One of our Theme Zoom Revolution members wrote:
I have a website I built with WordPress about 8 months ago and I have some decent rankings but have stagnated with improvements. The market is either niche or micro niche and the terms I am targeting are very low competition.
Thanks to lots of coffee and some wonderful training videos I realize that every time I add a new article I am diluting the theme of my website.
Even though this is not a massive market I have picked this to go thru the Domain Web Studio videos and ultimately take this into Krakken to theme my site and build my confidence in a less competitive market.
My question is how to move forward with a site that already has some content on it (30+ articles) and theme it accordingly?
I am not a super techie and I a wondering if you recommend the WordPress plugin “Wp Silo?”
I do remember in the videos a reference to “bolting on” a silo to a previously built website. If you could follow up with how move forward with a website like this I would be very grateful.
This is a great question that I think might apply to many, so I thought I’d post my answer:
If a theme is a niche, it’s hard to do too much damage with ‘theme bleeding’, because of the topics are probably related.
However, the more you can silo your themes the easier you will rank for them.
Blogs have got a lot of potential issues.
1) They can be hacked and be used unscrupulously to bleed page rank. (They
can also be hacked and simply trashed or redirect all links and or pages to
another site – often times hacks are time delayed so that restoring to a
point before there seemed to be an issue is futile).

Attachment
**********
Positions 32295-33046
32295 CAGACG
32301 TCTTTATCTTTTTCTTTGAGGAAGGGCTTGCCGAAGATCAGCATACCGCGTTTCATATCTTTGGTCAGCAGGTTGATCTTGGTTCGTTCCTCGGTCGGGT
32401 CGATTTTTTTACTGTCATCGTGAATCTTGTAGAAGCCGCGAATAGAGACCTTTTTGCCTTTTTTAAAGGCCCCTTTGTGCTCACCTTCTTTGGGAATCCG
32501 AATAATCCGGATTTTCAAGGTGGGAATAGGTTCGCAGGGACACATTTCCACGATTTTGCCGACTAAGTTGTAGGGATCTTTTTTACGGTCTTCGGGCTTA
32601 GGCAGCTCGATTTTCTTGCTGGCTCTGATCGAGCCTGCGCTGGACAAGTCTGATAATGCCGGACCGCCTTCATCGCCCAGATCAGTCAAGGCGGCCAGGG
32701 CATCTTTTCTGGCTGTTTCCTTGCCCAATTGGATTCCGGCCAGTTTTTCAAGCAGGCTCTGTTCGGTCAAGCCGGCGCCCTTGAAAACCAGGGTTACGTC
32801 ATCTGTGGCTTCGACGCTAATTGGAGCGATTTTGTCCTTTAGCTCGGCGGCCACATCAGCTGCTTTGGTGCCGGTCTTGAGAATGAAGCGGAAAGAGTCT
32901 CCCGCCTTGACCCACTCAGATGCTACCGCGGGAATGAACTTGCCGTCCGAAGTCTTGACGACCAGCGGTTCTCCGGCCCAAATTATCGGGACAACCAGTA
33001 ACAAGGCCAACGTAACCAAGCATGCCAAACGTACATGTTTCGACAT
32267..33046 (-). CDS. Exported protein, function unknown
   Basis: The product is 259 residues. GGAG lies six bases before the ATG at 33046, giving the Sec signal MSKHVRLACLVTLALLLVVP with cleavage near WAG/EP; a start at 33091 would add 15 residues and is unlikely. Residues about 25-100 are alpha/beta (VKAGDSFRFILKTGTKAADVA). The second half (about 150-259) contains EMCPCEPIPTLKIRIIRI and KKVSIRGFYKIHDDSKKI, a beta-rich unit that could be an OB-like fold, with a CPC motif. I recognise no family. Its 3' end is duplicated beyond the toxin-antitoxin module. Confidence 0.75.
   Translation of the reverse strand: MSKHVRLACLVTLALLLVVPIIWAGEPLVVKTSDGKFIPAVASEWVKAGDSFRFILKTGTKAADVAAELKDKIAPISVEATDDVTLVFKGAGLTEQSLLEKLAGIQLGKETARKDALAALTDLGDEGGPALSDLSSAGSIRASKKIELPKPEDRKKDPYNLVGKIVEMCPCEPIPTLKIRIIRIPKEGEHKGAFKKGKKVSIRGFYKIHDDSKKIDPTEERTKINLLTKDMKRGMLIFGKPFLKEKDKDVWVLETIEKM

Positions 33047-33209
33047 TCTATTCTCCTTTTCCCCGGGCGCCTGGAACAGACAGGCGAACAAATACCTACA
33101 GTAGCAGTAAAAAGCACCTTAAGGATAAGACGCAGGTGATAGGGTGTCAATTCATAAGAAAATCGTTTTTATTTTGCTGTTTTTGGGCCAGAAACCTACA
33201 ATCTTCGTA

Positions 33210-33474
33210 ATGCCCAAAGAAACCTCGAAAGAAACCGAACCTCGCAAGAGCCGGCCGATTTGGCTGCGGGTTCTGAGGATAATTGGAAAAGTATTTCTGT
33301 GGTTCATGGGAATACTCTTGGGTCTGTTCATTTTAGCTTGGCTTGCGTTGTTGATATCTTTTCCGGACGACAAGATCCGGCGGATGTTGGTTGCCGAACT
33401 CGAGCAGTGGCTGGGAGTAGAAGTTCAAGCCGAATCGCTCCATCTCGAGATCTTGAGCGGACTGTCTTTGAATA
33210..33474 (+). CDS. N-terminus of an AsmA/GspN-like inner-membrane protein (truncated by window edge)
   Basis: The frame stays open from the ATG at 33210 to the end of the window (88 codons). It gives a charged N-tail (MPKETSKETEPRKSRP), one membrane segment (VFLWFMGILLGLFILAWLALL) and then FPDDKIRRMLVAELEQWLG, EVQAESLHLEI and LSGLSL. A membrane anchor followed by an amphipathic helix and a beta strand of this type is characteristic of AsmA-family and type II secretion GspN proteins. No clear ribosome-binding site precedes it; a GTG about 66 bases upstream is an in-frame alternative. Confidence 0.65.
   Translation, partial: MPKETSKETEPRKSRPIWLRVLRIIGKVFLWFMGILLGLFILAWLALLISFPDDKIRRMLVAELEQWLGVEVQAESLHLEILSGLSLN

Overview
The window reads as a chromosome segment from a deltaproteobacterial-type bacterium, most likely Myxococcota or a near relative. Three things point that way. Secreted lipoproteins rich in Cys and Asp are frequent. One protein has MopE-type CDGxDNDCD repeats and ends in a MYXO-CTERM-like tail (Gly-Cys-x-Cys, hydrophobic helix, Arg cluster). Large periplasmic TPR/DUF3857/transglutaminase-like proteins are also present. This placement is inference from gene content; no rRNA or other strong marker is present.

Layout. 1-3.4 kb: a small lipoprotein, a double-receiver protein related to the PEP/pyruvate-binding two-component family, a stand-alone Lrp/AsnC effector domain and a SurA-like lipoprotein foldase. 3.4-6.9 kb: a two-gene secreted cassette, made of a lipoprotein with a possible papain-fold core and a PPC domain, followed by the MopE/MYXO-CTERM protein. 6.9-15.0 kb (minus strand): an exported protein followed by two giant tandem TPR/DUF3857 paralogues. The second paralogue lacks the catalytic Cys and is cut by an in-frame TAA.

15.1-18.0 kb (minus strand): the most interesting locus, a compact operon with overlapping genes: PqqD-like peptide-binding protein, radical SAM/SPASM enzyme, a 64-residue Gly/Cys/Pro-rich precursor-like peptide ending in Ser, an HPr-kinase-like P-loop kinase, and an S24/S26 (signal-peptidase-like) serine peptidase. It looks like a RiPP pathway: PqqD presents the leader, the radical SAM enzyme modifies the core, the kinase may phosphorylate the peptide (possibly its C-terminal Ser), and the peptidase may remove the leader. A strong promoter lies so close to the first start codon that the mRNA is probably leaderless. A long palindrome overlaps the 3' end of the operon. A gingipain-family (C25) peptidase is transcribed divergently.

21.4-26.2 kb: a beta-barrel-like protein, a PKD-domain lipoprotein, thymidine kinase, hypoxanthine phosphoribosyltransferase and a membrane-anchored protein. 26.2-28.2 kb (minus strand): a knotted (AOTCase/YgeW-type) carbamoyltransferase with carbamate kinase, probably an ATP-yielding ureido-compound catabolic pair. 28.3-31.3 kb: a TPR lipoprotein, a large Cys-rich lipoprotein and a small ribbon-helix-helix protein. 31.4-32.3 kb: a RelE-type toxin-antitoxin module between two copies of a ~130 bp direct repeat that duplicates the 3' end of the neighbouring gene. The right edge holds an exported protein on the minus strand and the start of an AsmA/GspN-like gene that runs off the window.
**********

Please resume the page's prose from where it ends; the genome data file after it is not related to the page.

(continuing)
2) Content typically “expires” and is discounted by the search engines
after a while (sometimes monthly, sometimes annually). Typically this is because it’s the home page on a blog that has page rank, and not the individual article pages. So as a post falls off the home page, it looses the link from the only page on the site that has page rank and falls off the search engine rankings.
There are ways to avoid this, but you have to do things like promoting your category pages so that they get inbound links and page rank, as well as promoting the article pages individually.
3) They can be set up (unintentionally) in such a way that search engines
will register the site as containing duplicate content.
One way this happens is to set your blog up so that the category is part of the url string. Then, when you assign a post to more than one category, that will cause the same article to have two different url strings (one for each category), and that looks like duplicate content to the search engines.
Those are the things just right off the top of my head.
There are no silo structured plug-ins for blogs at the moment that I recommend. I’m working closely with a couple of colleagues to try to put together a word press “theme” that will silo properly and solve some of the issues I mentioned above. (There is no solution for the hacking issue, unfortunately)
However, I have to say that I prefer websites over blogs – good old fashioned html websites (as opposed to joomla, drupal and other CMS platforms). This is especially for a money site. If you depend on the income generated by a site, you want to make it as stable as possible.
I use blogs to promote the websites. They are great for that- a new blog post can get indexed super fast. Thanks to RSS, blogs have a huge reach – getting you lots of traffic and deep market penetration rather quickly.
Then direct that traffic to your website and make a sale. The call to action on the blog can go straight to the sales or sign up page on your website, so you loose as little of the momentum generated as possible. Don’t make them guess and search around the website trying to figure out where to buy what you have already sold them.
So my suggestion would be to rewrite the most popular content on your blog and use that rewritten content to create a silo structured website.
I know that’s not the answer you were hoping for, but I hope it helps.
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